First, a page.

Can Canelo be regarded as one of the greatest fighters of all time with a defeat to Mayweather on his record? Well, given that he was only 23 when that bout took place, some context is required. The Mexican turned professional at 15, and went on an eight-year unbeaten run before that defeat to Mayweather. How that fight would have gone if it had taken place five years later, we’ll never know.

Since that blemish, Alvarez has gone on to beat some of the best of his time. He remained unbeaten against the hard-hitting Gennady Golvkin in their trilogy, winning two, and schooled some world class operators in Cotto, Amir Khan, Sergey Kovalev and Billy Joe Saunders. 

How to Bet on Boxing

Now that we have gone through the greatest boxers of all time, let’s get down to how to bet on boxing. Knowing how to bet on a boxing match boils down to two things: Knowing about boxing, and knowing about betting. The first part is important, of course, but not as important as the second. In case you’re relatively new to the Sweet Science, here are the different ways you can bet on boxing at Bodog Sportsbook:

Boxing Moneyline Odds

The moneyline is the standard way to bet on individual sports, and still common for low-scoring team sports like soccer, hockey and baseball. Bodog uses the American odds format to express these lines. Here’s an example from the recent August 31 lightweight title fight between Luke Campbell and the No. 1 pound-for-pound boxer in the world, Vasyl Lomachenko:

Luke Campbell +850

Vasyl Lomachenko -1800

Lomachenko was the champion and the heavy favourite in this match; you can tell who the favourite is by the negative sign next to their odds (if both are negative, the larger number represents the larger favourite). In this case, a $1,800 bet on Lomachenko to win would have paid out $100, while a $100 bet on the underdog Campbell (with the positive sign next to his odds) would have paid out $850. Smaller and larger multiples are allowed for your wagers; all bets on a fighter to win are returned in the event of a draw or a no contest.

Boxing Total Odds

In many team sports, you can bet on whether the combined final score will go Over or Under the posted total. Boxing has totals, too, but in this sport, you’re betting on whether the fight will last Over or Under a given number of rounds. These totals go up in half-round increments, with each half-round lasting 90 seconds. Here’s the total for our example bout:

Luke Campbell O 9.5 (+100)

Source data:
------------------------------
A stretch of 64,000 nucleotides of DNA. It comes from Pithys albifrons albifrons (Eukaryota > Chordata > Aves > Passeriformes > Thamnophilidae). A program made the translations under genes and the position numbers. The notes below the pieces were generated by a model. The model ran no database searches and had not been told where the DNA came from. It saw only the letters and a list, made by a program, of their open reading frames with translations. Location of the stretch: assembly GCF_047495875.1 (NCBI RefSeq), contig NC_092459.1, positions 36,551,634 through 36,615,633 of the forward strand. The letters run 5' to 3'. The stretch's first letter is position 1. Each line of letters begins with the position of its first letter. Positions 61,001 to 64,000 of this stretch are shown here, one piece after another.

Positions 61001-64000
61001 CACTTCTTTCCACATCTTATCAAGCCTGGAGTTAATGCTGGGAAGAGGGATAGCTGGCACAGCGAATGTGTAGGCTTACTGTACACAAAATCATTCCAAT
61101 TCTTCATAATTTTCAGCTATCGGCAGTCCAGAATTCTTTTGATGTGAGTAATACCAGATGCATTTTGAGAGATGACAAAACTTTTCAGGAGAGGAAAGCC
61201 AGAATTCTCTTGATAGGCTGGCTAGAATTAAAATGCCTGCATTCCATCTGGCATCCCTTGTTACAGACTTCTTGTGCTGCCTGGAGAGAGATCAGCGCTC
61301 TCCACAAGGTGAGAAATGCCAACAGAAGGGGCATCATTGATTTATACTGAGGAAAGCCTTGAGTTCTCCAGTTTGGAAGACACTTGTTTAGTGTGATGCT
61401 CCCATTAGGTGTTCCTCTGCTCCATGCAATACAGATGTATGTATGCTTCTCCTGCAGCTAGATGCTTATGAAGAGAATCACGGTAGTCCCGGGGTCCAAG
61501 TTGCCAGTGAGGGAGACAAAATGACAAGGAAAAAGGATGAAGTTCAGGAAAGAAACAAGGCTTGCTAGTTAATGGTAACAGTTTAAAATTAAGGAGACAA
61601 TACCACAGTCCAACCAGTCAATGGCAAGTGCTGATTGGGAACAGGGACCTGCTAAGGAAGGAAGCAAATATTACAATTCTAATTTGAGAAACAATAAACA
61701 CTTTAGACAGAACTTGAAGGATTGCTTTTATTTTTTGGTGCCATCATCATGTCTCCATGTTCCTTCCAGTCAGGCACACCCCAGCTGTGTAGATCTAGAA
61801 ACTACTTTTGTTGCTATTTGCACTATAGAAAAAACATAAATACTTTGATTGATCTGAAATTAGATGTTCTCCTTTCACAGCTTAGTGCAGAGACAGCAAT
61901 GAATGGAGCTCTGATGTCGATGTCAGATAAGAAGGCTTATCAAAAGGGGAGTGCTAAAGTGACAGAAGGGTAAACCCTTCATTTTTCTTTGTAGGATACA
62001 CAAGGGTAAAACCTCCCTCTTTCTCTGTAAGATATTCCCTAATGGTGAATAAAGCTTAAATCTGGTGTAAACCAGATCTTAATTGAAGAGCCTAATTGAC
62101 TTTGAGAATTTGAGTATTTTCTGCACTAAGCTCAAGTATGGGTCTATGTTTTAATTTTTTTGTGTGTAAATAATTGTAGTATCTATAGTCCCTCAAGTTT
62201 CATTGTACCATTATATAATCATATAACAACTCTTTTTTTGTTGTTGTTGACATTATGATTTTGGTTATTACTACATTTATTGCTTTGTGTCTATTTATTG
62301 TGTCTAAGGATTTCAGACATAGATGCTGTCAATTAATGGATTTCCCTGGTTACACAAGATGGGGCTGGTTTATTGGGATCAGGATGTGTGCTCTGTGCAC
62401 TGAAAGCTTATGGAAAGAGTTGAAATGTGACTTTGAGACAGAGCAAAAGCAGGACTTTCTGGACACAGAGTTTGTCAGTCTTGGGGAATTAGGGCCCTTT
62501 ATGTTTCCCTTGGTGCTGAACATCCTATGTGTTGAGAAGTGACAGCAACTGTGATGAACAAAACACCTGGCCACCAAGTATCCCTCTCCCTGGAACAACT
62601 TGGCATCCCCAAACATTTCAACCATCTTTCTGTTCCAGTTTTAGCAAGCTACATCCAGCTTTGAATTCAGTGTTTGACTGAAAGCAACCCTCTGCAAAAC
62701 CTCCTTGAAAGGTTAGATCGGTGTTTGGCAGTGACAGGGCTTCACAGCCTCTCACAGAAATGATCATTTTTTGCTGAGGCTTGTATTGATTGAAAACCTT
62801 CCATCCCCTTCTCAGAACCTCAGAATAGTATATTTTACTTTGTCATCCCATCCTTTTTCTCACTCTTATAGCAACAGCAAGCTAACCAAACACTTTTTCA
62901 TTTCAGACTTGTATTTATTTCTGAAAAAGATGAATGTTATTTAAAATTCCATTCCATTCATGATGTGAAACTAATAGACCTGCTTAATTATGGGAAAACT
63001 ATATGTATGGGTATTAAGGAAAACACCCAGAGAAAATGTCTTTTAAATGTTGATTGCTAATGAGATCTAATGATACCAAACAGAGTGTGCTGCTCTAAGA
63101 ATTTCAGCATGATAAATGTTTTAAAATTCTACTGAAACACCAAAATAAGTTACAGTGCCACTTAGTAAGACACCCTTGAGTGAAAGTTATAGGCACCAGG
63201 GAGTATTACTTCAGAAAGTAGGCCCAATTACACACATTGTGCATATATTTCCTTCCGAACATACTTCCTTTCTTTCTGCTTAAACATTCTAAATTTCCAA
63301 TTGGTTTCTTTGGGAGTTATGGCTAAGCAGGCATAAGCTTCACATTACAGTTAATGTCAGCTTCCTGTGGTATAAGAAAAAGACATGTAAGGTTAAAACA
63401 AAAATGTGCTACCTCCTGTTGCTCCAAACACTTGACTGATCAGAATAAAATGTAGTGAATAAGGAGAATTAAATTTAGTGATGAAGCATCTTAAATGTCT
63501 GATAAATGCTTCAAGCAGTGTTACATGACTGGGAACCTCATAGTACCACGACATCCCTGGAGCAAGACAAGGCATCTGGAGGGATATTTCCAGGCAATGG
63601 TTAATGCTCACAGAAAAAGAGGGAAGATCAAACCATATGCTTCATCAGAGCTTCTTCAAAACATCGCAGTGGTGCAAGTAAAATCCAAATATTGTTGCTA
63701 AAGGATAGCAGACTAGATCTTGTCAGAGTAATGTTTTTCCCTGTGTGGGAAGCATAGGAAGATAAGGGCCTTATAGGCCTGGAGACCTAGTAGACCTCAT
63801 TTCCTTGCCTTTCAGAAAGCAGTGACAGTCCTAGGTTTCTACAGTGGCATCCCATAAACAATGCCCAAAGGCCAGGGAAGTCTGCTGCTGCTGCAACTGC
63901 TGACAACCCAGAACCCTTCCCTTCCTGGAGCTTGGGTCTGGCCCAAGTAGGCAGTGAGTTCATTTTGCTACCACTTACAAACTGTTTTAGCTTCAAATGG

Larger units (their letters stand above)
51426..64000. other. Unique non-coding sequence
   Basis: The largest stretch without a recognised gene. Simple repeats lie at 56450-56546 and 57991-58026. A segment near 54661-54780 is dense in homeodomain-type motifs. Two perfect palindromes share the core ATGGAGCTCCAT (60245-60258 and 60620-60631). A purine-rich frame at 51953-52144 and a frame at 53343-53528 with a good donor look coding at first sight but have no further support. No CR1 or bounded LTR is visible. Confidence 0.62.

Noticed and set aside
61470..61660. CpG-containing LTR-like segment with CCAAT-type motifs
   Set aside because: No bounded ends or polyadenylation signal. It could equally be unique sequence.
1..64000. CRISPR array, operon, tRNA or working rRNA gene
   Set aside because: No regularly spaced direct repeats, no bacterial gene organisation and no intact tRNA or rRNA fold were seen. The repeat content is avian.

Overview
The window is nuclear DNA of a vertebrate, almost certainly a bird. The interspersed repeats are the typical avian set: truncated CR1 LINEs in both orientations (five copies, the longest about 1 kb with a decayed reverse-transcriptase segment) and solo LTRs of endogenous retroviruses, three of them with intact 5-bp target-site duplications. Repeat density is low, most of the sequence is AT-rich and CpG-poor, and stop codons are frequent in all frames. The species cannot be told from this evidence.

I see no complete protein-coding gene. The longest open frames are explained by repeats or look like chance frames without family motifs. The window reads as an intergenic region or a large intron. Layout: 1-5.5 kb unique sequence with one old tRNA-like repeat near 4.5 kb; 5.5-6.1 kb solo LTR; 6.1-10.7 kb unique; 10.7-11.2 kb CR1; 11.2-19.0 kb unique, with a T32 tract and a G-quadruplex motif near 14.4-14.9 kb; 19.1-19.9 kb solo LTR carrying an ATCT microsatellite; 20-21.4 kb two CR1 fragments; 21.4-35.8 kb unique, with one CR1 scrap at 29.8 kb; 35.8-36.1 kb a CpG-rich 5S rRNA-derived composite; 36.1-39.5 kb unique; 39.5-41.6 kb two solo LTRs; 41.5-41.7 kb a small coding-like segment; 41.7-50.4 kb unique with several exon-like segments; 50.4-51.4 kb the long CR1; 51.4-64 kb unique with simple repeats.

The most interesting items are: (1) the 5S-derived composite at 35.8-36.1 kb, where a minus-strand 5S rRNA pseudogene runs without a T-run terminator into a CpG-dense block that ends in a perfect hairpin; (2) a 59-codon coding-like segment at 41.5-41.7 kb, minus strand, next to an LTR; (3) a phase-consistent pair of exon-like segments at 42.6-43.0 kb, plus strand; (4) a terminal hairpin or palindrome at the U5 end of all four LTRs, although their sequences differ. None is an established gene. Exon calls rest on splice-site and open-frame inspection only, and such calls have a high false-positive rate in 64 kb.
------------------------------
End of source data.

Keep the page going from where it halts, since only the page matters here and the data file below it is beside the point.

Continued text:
Vasyl Lomachenko U 9.5 (-140)

The line for the Over is always listed at the top. The total here is 9.5 rounds; if this fight had reached the 91st second of Round 10, the OVER would have paid out according to the number inside the parentheses, which shows the vigorish (aka juice) in American odds – even money in this case. If the fight had been stopped before the 90th second of Round 10, the Under would have paid $100 for every $140 wagered. Lomachenko won by unanimous decision after 12 rounds, so the Over bettors got paid.

Boxing Method of Victory Odds

Proposition bets (aka “prop bets”) allow you to bet on other things besides the actual outcome of a match. An example is the Method of Victory prop—one of the most popular boxing props there is. For the standard Method of Victory prop, your three choices are decision, KO/TKO/DQ, or draw. Other options, like unanimous decision, may be included in expanded versions.

Boxing Fight Length Odds

The bigger the fight, the more props you’ll find on the board – including Fight Length, which asks you exactly how many rounds the fight will last. Odds are given for one round, two rounds, and so on; sometimes, you’ll be asked whether a specific fighter will win during a specific round, like Lomachenko winning in the ninth.

Boxing Parlay Odds

Parlays allow you to combine multiple bets and get paid exponentially more if all of your picks come in. But with the added reward comes added risk: If even one of your picks fail, your entire parlay loses. Common parlays in boxing include the moneyline and total from a single match, or the moneylines from several matches on the same card.

Boxing Betting Tips

While there are many ways to bet on boxing, all these lines have something in common: They can go up or down between the time they’re posted and bell time. If a lot of money comes in on one fighter, their odds will usually get shorter, encouraging bettors to put more money on their opponent. For example, Lomachenko opened at –1600 for his fight against Campbell, then was bet up to –1800, while Campbell saw his odds lengthen from +800 to +850 in response. You can sometimes get a better price on your chosen fighter by anticipating these line moves and picking the right time to bet.

There’s always more to learn if you want to figure out how to bet on boxing. For more information, consult the FAQ and Help guides at Bodog Sportsbook, and keep coming back for fresh odds and analysis on all the major fights.